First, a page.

U.S. reveals one secret from intelligence world: the budget
Spending has tripled in the past 12 years
WASHINGTON – It used to be a closely guarded secret, but on Thursday the U.S. government disclosed for the first time in more than a decade what it spent on total intelligence gathering in the fiscal year that just ended: $80.1 billion.
That’s more than the U.S. spent on the Department of Homeland Security ($53 billion) and the Justice Department ($30 billion), according to figures from the White House Office of Management and Budget. It represents about 12 percent of the nation’s $664 billion defense budget.
The total intelligence budget has doubled since 2001, Sen. Dianne Feinstein, D-Calif., said in a statement.
“It is clear that the overall spending on intelligence has blossomed to an unacceptable level in the past decade,” said Feinstein, who chairs the Senate intelligence committee, which sets the budget and oversees policy.
Intelligence spending figures have long been classified, but in 2007, the government began revealing part of what it spends to gather secrets – but only the amount not devoted purely to military operations. That figure, for what is known as the National Intelligence Program, was $52.1 billion for fiscal year 2010, which ended Sept. 30, up 6.6 percent from the previous year.
The government voluntarily revealed the total intelligence budget twice before, in 1997 and 1998, in response to a lawsuit. It was $26.6 billion and $26.7 billion, respectively, meaning the total intelligence budget has tripled in 12 years.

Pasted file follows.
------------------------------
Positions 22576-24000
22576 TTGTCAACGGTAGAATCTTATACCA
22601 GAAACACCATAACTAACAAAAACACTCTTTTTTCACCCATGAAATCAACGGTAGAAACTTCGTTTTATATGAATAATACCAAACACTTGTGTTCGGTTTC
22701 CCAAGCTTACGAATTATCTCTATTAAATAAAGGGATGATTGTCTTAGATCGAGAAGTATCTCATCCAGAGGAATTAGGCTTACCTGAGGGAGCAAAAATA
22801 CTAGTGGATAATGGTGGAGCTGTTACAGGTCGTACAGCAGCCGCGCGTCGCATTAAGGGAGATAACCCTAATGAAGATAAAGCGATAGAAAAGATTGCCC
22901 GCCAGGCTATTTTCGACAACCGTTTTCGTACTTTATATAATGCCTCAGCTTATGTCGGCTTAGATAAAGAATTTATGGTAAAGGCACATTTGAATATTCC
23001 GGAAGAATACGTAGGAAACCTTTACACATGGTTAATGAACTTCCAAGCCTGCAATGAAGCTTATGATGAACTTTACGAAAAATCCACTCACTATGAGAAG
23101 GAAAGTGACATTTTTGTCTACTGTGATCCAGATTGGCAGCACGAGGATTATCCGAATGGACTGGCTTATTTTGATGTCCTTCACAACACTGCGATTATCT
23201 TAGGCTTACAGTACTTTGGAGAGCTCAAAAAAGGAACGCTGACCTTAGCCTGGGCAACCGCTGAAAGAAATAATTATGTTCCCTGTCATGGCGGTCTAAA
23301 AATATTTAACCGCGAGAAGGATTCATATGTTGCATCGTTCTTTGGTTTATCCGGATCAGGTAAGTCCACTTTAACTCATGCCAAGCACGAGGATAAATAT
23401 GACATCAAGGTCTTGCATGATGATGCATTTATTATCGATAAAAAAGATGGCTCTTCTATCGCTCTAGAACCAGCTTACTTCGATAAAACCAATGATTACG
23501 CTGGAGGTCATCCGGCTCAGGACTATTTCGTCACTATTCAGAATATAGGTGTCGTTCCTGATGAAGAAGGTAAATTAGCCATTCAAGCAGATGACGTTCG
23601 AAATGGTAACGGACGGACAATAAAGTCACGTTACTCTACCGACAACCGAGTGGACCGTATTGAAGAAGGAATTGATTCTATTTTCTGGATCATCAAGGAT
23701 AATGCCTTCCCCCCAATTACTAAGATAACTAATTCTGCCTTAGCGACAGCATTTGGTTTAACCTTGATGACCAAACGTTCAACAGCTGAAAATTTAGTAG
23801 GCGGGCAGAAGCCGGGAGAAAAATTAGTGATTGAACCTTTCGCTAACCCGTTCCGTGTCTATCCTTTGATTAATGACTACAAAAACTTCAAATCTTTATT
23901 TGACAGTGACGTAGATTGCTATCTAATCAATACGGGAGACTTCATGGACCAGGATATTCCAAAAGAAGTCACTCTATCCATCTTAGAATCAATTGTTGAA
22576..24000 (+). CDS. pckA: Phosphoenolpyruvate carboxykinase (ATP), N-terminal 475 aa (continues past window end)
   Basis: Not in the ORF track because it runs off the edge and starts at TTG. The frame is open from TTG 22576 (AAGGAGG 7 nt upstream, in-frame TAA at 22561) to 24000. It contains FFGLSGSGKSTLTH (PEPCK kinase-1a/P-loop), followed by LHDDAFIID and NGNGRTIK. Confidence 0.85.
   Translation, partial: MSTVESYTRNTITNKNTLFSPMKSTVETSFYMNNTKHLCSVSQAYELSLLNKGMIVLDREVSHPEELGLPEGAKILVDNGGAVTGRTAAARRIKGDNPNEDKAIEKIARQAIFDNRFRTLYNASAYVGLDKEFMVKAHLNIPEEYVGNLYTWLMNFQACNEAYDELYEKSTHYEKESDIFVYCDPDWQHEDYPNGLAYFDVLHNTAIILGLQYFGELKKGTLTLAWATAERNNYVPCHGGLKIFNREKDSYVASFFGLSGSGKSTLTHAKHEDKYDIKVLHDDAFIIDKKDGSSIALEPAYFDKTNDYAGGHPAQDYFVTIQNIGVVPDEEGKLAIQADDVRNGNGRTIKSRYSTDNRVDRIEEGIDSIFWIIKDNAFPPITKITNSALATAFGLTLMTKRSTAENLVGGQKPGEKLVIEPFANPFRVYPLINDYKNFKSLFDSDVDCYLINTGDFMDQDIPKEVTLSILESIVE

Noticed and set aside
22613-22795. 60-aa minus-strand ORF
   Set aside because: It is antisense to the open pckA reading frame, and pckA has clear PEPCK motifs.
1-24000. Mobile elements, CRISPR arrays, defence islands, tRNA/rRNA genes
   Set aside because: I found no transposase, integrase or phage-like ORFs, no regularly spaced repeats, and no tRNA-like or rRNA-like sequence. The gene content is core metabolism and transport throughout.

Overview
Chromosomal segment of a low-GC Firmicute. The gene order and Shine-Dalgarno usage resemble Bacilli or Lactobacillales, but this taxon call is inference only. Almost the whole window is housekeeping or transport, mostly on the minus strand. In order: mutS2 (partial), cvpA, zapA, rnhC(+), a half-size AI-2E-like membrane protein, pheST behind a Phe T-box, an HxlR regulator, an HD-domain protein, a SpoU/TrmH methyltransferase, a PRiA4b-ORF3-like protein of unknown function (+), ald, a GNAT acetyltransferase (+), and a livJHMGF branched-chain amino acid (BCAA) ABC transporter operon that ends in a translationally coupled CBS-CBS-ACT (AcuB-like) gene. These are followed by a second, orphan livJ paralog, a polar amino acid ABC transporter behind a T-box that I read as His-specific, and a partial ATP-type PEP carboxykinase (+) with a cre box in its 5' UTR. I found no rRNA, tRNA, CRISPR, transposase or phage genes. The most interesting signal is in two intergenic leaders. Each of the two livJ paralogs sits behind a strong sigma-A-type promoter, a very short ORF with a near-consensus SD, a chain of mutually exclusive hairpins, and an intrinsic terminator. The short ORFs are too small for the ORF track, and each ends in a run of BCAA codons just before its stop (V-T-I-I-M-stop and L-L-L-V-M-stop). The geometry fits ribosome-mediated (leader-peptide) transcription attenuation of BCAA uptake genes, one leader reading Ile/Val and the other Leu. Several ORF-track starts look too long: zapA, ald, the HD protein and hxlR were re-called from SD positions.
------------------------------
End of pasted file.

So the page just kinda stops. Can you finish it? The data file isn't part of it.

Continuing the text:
James Clapper, the director of national intelligence, told senators during his confirmation in July that he persuaded Defense Secretary Robert Gates to disclose the total budget amount so that the public could see the full picture.
“I think the American people (are) entitled to know the totality of the investment we make each year in intelligence,” Clapper said.
Disclosure is a good thing, said Steven Aftergood of the Federation of American Scientists, which closely watches the intelligence community.
“It helps make the intelligence budget a normal part of government, and it also makes it possible for officials to speak plainly and honestly about the level of intelligence spending,” he said. “Those are both important things.”
The spending pays for everything from janitors to bureaucrats to spies under deep cover. It funds satellites, computer systems and other expensive hardware. And it pays for a vast array of private contractors, a cost that has skyrocketed since Sept. 11, 2001.
In addition to the CIA, the intelligence community includes the National Security Agency, which eavesdrops on e-mail and telephone conversations; the National Geospatial-Intelligence Agency, which runs spy satellites; and the Defense Intelligence Agency, which serves the Pentagon. Each of the military services also has an intelligence component, as do several civilian government departments.
A breakdown of spending beyond the overall figure will not be released, officials said.